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Astronauts on the rocks: hibernation for space travel

6 December 2019 | Written by La redazione

Long-term space travel may require the development of hibernation technology to be carried out, we talked about it with Matteo Cerri, an expert on the subject.

The cold is something that man has always feared, since the dawn of history man has sought ways to defend himself against the frost that penetrates his bones. We discovered fire, created clothes, houses and heating systems to escape them, and today, as we hardly fear it, we are learning to tame it and use it for our benefit. It’s from last month the news of the first suspended animation case obtained through hibernation to slow down a person’s metabolism and save his life. The medical field, however, is not the only one in which this technique could be fundamental. The exploration of space could benefit greatly from hibernation: to understand what we talked about with Matteo Cerri, a physician, a researcher in physiology and a hibernation expert.


Astronauts on the rocks. Space travel of the future will be long, very long. To reach Mars it takes about 7 months, to go beyond the times they expand exponentially, to go to Jupiter it takes up to 6 years. With current technologies, such journeys would require the construction of complex spaceships capable of comfortably accommodating a crew and everything necessary for their survival. Add to this the fact that space is permeated by radiation, a stay too long without adequate protection could be lethal for future space travelers. The solution could be just hibernation: if we could discover the formula to slow down exponentially the human metabolism we could send astronauts in deep sleep for long journeys, then awakening them once they reach their destination.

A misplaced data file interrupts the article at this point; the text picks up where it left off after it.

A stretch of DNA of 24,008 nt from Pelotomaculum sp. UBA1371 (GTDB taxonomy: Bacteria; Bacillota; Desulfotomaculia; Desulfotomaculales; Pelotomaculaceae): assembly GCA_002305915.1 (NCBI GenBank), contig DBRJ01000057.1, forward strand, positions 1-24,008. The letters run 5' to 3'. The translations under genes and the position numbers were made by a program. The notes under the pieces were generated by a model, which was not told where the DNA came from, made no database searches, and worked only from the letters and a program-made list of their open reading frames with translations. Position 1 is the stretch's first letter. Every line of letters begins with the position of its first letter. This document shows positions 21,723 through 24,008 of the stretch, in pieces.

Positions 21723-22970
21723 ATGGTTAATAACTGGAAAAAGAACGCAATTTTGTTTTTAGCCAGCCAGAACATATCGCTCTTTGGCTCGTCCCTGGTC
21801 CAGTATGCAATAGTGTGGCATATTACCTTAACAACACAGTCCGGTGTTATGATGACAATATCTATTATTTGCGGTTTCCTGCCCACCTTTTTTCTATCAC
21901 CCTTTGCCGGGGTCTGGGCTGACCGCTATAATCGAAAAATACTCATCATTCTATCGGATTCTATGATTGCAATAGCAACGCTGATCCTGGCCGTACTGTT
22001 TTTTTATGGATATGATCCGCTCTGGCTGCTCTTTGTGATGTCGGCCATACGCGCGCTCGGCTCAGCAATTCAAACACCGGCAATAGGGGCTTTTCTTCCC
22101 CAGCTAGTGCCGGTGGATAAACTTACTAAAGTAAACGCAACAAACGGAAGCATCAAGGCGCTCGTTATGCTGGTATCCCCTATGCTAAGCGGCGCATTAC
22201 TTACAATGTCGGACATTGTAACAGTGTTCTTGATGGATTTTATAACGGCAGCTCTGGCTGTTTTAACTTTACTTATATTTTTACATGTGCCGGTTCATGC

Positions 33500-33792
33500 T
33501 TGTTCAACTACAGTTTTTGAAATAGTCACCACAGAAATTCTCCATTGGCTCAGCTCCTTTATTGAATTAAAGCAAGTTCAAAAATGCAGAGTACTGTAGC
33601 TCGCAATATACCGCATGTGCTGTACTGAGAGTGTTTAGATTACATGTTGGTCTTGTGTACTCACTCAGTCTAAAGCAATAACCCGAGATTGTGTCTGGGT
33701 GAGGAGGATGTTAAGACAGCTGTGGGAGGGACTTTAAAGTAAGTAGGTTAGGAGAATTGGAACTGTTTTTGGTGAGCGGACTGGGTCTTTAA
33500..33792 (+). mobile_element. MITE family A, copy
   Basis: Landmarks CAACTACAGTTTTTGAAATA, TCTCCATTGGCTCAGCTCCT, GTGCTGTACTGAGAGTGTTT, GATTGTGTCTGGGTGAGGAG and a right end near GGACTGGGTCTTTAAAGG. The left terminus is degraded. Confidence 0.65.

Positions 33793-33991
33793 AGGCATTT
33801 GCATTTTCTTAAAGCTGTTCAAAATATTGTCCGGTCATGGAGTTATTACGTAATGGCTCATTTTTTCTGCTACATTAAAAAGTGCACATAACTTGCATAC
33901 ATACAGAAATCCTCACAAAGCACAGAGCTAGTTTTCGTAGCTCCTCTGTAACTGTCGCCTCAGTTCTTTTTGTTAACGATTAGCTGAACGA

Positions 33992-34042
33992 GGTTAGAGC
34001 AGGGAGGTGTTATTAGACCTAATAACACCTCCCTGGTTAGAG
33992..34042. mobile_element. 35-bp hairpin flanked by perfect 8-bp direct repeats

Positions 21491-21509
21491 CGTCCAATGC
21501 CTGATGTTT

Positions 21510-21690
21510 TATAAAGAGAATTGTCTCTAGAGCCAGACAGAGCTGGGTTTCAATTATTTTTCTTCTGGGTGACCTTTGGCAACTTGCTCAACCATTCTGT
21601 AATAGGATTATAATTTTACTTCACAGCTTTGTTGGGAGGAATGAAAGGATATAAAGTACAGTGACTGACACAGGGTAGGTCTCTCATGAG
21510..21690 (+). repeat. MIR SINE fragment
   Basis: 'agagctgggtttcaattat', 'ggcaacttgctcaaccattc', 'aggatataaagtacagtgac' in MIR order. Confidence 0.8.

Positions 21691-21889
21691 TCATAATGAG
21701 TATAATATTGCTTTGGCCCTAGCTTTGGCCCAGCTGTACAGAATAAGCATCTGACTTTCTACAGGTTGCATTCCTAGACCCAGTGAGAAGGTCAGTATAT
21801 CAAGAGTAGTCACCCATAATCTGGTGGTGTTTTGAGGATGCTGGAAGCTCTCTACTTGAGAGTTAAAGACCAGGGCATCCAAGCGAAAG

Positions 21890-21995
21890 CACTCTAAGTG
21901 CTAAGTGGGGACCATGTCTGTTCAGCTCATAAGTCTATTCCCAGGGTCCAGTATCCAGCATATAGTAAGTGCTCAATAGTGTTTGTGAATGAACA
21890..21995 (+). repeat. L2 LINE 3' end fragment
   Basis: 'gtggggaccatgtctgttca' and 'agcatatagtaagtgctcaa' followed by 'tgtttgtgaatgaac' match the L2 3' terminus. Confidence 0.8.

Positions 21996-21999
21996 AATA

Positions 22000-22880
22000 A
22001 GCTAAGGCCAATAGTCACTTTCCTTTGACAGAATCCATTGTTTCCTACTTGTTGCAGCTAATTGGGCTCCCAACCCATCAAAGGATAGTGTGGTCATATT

It looks like a science-fiction scenario but several studies confirm that it could be a viable route. ESA, the European space agency, recently published a study that suggests that hibernating the crew could be the solution: it would have beneficial effects on health, protect astronauts from radiation, improve the efficiency of space in the space ship and consequently reduce costs.

 Matteo Cerri is a Ph.D. in neurophysiology and a researcher in physiology at the Department of Biomedical and Neuromotor Sciences of the University of Bologna, as well as an expert in hibernation, a subject he covered in his latest book “La cura del freddo”. Also according to him, hibernation could be the solution to long-term space travel and more.


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